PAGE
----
Michael Stahl-David , Jessica LucasOdette Yustman ,and  Lizzy Caplan do a fantastic job here considering they had no idea on what the monster looks like and were reacting to nothing on the set.  Maybe it's the camerawork that adds to the excitement, but at first I thought nothing about these characters and couldn't care less about them.  In fact they seemed annoying, but as the film goes on I really began caring for these characters.  That is no small feat for the actors, and they should really be applauded by their work.  The direction is also intense and Matt Reeves does a remarkable job on the film.  Critics have written about the film as a  post 911 reaction to the attacks on NY.  It's a good bet that the filmmakers did take a lot of what they saw that day and put it into this film.  Images of buildings crashing down and dust clouds heading towards the people are all too familiar images of 911.  The film does tap into that anxiety, and that dread of 911, and one cannot dismiss those feelings.  It seems to be part of our collective memory now, and images that look and feel like 911 can stir up those feelings in all of us.  The filmmakers do a good job in tapping into that angst while not exploiting it.  It is only fair that people compare this film to some 911 moments since the movie deals with an attack of New York city, but like all films coming out after 2001 Cloverfield deals with a fictitious attack on NY by a monster of unknown origin.  The movie humanizes the attack by concentrating on the people and not the attack itself.  It's this that makes Cloverfield so engaging.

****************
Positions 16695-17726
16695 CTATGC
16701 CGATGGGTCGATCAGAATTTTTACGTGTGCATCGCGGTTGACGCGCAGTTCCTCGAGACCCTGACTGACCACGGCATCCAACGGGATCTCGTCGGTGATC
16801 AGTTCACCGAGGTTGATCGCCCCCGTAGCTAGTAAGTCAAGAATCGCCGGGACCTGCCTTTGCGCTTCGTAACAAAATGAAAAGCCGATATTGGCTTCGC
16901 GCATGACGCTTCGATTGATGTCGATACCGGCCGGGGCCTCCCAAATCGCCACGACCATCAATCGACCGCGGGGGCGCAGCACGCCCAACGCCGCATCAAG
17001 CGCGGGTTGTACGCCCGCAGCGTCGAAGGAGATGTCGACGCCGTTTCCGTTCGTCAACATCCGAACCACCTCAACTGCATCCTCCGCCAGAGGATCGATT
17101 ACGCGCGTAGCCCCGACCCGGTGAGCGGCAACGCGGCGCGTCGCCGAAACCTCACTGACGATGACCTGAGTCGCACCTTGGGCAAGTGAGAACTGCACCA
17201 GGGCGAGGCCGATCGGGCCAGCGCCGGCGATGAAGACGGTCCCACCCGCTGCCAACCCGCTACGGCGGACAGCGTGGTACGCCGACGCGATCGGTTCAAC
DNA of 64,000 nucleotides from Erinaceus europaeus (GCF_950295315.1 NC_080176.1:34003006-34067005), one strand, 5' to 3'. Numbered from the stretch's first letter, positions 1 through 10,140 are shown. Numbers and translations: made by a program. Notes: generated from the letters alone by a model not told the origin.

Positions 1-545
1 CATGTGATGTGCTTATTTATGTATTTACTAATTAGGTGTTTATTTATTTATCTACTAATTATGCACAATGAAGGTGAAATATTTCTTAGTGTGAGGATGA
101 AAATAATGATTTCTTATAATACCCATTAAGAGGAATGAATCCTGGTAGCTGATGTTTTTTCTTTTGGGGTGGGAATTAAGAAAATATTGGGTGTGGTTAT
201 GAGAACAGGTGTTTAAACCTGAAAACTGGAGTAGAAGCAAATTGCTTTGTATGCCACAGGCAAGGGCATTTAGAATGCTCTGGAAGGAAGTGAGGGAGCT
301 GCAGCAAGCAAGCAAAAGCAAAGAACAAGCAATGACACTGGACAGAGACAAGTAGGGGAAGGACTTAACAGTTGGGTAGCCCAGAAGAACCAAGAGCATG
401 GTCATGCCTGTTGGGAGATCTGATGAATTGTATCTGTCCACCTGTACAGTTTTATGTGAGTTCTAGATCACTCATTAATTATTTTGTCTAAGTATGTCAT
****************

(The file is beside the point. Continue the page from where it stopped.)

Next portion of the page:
Because it was suppose to be a point of view story told through a camcorder there is no music in the film, yet the sound track is filled with dread.  Only in the beginning do we hear music that is from the party in the beginning of the film.  Also another great plot device is the notion of going over pre-recorded material.  Occasionally we see the two leads in better days and it is these scenes that kind of make you feel for the characters a bit more.  I have to say I thought I would hate this movie, but I really didn't.  In fact I wanted to see more.  I wanted to know more about the monster, and the events that lead up to the story.  I wanted to know the after effects and what happens to our main characters.  I guess the old saying leave them wanting more is right.  J.J. Abrams has said that a sequel is coming, but he's not rushing it, and it will take a new direction which sounds intriguing.

I really do like this film, and want to see more.  I'm a bit frustrated at not seeing it now, but hopefully real soon the filmmakers will get together and start filming a continuation of the storyline.  There are a lot of speculation that it wouldn't be a sequel or it'll be another point of view of the monster marauding through the streets of NY.  Whatever the scenario is I'm sure it'll be an interesting storyline.  If you haven't seen the film the film is available on DVD, and if your a monster movie fan all I can say is "what are you waiting for".  See it.

1 comment:

Pete Bauer said...

I saw this in the theaters and the drastic handheld camera work was pretty tough to sit through for the entire film.

However, I did like how they used it, on occasion, to great effect by only showing you pieces of info at a time.